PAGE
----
-level of the decision, individual needs higher reliability, group less.

-- Important decisions:

Good ≥ .90

Sufficient ≥ .80 - .90

Insufficient < .80

- Less important decisions:

Good ≥ .80

Sufficient ≥ .70 - .80

Insufficient < .70

- Group level:

Good ≥ .70

Sufficient ≥ .60 - .70

Insufficient < .60

the more important the decision is, the more strict the reliability needs to be.

item response theory: measurement error depends on test score. is more about test construction, whether the relevant items are included or not.

68%CI-Xi +/- 1SDe

90%CI-Xi+/- 1.65SDe

95%CI-Xi+/- 1.96SDe

90%CI-Xi+/- 3SDe

= summary of distribution of characteristics in a representative sample.

two types:

1. relative: classify on a continuum set of data. compare the single to the norm group.

2. absolute: determine if a specific requirement is reached.

percentiles: represents cumulative frequency distributions divided in groups of the same size. is a measure of ranking: means that a % of the norm group score lower than X.

P50 =median

P2= individual with scores more than 2SD below the mean

P16= <-1SD

P84=<+1SD

P98= <+2SD

also referred to as z-score, M=0 and SD=1, reflect raw scores, they have the same distribution. can be positive and negative.

t-scores, to avoid negative/decimated scores. is a normalized score that tells you about your score relative to the norm group.

in order to compare norm scores. you need participants scores, transform them into percentiles, then to equivalent z-score= normalized standard score, and then use it as the normalized standard score. if data is skewed is harder to compare. it's a non-linear transformation. don't assume that is always normally distributed.

other types of standard scores: M=5 and SD=2

summative assessment: did you learn enough

formative assessment: where you at, what you need to improve.

sex, age, class, educational level, etnicity, regional variance, city/rural areas. 3 ways to build one: random sampling, stratified random sample, arbitrary sample. size of sample>400 good, N<300 insufficient. plus durability: norms should be timely.

to give them meaning, when behavior is not anymore typical or normal, and to find the reason for this.

it is a criterion, a number, that can be qualified as weak, acceptable, or good. it reflects the individual functioning in the behavior you want to assess.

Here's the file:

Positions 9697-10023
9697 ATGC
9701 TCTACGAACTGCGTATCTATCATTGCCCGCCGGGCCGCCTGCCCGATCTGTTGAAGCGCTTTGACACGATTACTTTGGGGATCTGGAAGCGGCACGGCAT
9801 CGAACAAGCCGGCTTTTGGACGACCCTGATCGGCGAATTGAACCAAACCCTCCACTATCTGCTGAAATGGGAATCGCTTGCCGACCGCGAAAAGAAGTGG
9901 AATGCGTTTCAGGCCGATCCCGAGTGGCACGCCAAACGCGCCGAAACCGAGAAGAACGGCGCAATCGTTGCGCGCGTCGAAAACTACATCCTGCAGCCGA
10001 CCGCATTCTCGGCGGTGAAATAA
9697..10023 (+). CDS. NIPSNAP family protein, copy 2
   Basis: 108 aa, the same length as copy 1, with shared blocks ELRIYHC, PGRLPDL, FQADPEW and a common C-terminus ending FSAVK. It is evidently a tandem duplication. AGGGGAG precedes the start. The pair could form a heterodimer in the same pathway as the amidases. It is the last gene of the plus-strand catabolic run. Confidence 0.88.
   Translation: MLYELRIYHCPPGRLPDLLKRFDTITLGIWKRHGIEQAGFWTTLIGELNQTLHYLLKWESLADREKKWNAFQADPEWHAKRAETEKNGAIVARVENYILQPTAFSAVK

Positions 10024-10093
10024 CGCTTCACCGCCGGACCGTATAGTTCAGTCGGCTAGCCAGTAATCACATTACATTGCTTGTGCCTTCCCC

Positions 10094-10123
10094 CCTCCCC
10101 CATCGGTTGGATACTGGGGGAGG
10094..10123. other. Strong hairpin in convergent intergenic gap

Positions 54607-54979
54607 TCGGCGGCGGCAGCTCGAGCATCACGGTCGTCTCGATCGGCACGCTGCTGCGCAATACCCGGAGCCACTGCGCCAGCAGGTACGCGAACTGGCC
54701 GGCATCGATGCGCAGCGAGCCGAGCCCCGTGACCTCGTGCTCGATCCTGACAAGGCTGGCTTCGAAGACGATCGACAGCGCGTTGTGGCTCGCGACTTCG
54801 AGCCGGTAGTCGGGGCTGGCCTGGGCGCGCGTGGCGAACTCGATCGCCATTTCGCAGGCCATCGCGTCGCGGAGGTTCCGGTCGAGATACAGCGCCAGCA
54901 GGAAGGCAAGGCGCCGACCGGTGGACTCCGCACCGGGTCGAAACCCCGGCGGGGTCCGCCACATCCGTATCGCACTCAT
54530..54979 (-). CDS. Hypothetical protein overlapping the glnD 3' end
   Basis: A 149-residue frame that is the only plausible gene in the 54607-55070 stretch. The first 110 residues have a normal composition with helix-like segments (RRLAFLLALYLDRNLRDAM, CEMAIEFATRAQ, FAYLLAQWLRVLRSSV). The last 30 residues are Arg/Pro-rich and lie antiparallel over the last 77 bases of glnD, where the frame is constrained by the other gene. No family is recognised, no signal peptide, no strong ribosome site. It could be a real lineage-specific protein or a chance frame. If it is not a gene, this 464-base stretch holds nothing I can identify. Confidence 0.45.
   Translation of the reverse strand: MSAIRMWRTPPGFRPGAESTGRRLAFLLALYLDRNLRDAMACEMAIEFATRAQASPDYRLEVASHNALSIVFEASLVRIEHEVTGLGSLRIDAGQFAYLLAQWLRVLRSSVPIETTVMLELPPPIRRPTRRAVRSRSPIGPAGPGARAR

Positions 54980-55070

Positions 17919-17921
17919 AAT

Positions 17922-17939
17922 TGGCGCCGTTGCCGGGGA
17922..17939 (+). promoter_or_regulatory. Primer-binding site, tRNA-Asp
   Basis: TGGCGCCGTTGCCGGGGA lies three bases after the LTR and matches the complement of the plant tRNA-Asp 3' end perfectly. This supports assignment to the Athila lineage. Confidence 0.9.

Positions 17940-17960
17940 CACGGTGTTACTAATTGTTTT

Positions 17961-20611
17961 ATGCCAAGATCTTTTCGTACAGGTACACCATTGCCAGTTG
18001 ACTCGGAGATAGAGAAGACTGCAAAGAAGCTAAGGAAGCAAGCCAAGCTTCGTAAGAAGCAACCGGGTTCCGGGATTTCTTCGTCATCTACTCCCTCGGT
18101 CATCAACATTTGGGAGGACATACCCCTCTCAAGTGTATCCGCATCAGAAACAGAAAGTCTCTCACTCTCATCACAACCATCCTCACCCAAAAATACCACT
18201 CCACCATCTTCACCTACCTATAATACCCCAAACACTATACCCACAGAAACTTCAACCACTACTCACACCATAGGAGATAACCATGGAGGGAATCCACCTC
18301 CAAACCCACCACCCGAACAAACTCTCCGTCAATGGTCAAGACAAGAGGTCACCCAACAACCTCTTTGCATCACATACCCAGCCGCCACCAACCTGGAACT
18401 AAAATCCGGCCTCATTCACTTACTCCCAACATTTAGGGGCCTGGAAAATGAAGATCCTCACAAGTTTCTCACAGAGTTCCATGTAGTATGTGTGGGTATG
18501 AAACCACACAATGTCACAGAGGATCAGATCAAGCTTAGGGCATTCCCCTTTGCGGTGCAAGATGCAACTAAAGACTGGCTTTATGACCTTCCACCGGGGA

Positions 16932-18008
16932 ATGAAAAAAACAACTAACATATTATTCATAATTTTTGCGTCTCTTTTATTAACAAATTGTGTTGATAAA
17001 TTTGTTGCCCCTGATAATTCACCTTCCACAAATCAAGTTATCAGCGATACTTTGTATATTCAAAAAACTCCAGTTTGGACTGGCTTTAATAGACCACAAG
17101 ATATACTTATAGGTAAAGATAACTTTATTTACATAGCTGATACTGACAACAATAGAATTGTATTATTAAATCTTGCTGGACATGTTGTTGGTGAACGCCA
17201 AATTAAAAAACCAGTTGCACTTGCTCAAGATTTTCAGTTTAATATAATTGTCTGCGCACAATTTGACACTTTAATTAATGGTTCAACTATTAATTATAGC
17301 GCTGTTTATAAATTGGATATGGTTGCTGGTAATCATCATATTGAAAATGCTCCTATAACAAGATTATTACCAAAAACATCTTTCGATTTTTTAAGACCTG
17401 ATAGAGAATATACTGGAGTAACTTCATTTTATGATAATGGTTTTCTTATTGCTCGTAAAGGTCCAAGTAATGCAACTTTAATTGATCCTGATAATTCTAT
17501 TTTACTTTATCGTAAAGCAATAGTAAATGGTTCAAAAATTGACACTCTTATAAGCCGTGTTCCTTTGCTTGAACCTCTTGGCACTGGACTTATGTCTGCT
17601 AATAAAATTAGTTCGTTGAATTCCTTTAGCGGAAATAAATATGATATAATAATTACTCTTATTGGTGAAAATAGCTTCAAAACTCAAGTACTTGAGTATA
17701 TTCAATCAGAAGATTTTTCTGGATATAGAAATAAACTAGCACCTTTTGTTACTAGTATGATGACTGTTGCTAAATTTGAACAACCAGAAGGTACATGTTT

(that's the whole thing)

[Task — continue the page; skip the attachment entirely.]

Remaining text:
content validity

criterion validity

construct validity

the extent to which the contents of the test are representative of the behavior/construct you're assessing. to check it you ask two experts and divide the number of items they both consider relevant and divide them by the total of items: if it's high, high validity.

to know the correlation between test scores and behavior you want to predict. 2 types: concurrent (predicting something that is at the same time assessed), predictive (predicting something that will be assessed in the future). acceptable level of validity: decision theory (hits, false positive, false negatives).

hits, false positive, false negatives

sensitivity, specificity, test prevalence, actual prevalence.

the extent to which the test score is a good reflection of the construct you want to assess.

a variable that cannot be measured directly but is based on theoretical assumptions.

research on the relation between the test scores and scores on other variables.

1- convergent: same construct, different tests

2- discriminant: different construct, different tests

statistical analysis of the components of a test. exploratory factor and confirmatory factors.

theory consistent group difference and theory consistent intervention effects. multimethod and multitrait.

low validity leads to less useful test results.

-not reliable

-theory is incorrect

-test does not measure the right thing but something else

-to assess construct validity, both convergent and discriminant

-reliability> convergent validity> discriminant validity

- a>c>b>d

-if discriminant validity is higher than the convergent, your test is not good.

1. define test purpose

2. choose scaling method

3. item construction and analysis

4. revision